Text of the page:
Friday, January 22, 2021

Lessons from 2020

Our new topic is "What did I learn in 2020 that will help me in 2021?"

My first thought was  "Absolutely nothing! I'm drowning here!"

And then, in one of those serendipitous moments, my answer simply appeared...on my Kindle.(This happened last week, so this is a lesson from 2021 for...2021!)  I was checking for a new title I'd pre-ordered. Instead I found a book I bought last spring in the depths of my quarantined depression. No doubt I'd discovered it on a list of "Books to Get You Through Lockdown." Lists that included books like Yoga for Dummies, Breathe in the Moment and Sourdough Bread is the Answer! 

This one was called The Choice: Embrace the Possible by Dr. Edith Eva Eger.   I don't know how I missed it when it was first published in 2017.  Maybe because I'm suspicious of books with two word titles when one of the words is "The"...as in The Secret or The Answer, as if this book and only this book contains priceless information. Still..."embrace the possible"? 

I popped open Dr. Eger's book and scanned the table of contents. Now I remembered why I bought it. It was part self-help, part Holocaust memoir. How did these two things mesh in one book? The introduction mentions that Dr. Eger had been a protege of Dr. Viktor Frankl. I'd read Frankl's Man's Search for Meaning, his account of Auschwitz, years ago. Was there more to say on the subject of controlling your own mind in the worst of situations? Is that what The Choice was about?

Of course it's ridiculous to compare life in Auschwitz or surviving postwar Hungary to anything we might be experiencing. To quote Dr. Eger "...there is no hierarchy of suffering. There's nothing that makes my pain worse or better than yours...This kind of comparison can lead us to minimize or diminish our own suffering." The mindset of anyone who is in a situation they perceive as hopeless is the same, no matter the circumstances.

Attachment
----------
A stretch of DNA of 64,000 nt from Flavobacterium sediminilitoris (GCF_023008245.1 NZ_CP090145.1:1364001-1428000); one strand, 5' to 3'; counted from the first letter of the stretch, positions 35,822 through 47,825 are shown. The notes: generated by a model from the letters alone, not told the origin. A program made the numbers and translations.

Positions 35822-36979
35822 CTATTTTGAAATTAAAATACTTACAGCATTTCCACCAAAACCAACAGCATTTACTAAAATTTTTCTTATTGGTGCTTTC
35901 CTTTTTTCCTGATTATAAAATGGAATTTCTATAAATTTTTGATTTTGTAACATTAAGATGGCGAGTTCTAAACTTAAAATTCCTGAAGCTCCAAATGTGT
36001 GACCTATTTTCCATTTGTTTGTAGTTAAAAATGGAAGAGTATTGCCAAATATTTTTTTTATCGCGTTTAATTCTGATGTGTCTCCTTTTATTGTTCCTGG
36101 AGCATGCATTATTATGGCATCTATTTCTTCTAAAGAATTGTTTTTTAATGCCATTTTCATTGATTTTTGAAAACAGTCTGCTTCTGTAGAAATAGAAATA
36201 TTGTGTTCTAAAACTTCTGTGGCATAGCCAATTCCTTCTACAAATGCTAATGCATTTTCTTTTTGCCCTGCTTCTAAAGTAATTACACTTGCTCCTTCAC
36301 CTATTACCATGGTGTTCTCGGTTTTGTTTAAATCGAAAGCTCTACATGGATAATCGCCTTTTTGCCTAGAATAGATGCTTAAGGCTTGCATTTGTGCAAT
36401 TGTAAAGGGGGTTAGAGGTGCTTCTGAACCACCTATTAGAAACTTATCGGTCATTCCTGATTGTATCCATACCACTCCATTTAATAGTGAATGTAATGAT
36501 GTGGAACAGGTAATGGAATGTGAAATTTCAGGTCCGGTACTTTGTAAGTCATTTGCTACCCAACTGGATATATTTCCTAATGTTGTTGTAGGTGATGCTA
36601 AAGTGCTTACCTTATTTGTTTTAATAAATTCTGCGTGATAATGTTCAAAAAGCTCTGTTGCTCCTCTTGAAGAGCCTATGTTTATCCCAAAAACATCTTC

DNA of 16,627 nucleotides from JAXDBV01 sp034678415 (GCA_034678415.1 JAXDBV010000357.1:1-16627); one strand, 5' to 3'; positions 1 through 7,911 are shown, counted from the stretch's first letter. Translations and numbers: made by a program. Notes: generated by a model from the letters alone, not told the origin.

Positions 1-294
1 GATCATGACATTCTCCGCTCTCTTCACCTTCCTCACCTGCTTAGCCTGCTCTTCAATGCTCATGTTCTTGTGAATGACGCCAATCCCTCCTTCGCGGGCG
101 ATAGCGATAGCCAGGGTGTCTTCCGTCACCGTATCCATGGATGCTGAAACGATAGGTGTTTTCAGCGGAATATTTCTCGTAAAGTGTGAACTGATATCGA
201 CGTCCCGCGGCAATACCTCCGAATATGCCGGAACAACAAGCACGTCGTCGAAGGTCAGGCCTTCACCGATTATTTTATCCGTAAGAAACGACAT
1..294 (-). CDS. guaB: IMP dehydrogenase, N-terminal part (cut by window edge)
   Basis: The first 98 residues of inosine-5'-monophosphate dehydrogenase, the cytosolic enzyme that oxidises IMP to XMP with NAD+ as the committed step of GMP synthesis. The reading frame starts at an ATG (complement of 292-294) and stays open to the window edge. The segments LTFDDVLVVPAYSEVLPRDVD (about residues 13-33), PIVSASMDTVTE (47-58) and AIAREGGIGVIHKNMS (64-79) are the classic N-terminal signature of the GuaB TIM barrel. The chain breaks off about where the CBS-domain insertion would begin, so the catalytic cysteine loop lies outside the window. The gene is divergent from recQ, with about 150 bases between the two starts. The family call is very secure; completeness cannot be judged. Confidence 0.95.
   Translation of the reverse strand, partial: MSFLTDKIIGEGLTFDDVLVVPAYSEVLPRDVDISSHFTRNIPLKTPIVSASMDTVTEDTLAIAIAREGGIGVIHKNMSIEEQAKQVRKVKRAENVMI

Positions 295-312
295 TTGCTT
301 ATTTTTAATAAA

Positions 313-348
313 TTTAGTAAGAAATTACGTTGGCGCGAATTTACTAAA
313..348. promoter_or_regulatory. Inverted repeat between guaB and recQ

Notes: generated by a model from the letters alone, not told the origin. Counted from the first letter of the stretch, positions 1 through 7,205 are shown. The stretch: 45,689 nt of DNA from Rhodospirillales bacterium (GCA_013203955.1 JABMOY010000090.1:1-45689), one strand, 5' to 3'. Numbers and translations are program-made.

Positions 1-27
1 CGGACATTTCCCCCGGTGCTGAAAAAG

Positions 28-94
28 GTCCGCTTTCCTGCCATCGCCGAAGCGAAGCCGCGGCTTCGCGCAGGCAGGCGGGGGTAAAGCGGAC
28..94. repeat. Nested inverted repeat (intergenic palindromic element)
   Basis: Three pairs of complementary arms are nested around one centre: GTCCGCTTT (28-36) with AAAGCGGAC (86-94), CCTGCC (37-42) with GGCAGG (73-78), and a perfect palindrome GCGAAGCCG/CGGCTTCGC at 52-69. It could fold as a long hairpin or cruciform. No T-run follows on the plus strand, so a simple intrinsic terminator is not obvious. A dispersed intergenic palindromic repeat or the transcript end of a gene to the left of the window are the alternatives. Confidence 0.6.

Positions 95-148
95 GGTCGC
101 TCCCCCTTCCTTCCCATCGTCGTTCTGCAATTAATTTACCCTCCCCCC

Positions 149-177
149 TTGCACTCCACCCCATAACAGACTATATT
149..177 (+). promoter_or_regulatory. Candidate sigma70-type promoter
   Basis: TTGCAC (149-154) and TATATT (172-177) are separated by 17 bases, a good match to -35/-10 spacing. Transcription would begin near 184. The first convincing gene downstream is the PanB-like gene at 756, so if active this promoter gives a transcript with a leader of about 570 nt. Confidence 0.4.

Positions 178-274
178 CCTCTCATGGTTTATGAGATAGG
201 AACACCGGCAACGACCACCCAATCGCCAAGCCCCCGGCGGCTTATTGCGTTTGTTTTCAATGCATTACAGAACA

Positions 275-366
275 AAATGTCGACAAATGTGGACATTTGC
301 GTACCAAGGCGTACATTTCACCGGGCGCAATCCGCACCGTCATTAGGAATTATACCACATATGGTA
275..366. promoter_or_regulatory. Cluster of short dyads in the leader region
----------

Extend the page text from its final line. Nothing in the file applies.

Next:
What? It's OK to feel terrible?  Even if my family was healthy and employed? I didn't have to feel guilty for feeling bad for missing family and friends and day-to-day life? OK! I read on.

Edith Eger had been a 16-year-old dancer/gymnast on the 1944 Hungarian national team, when she and her family were sent to Auschwitz. How she survived by refusing to think like a victim is an incredible story, similar to Frankl's. However, Eger's book spoke to me in a way that Frankl's did not. The voice of the teenaged Edie was easier to identify with than Frankl's, who was a practicing doctor in his thirties during his imprisonment.

While this book has given me a different perspective on Life in the Land of COVID, it has also given me a new weapon in my never-ending battle with writer's block. All the negative inner chatter that broadcasts from the brain night and day can be silenced by...refusing to think like a victim. Dr. Eger went through many of the same self-defeating monologues herself in her post-war life. (You'd think if you survived Auschwitz, you'd feel invincible...but that was not always Dr. Eger's experience.) She had to re-discover that 16-year-old who never feared the Nazis.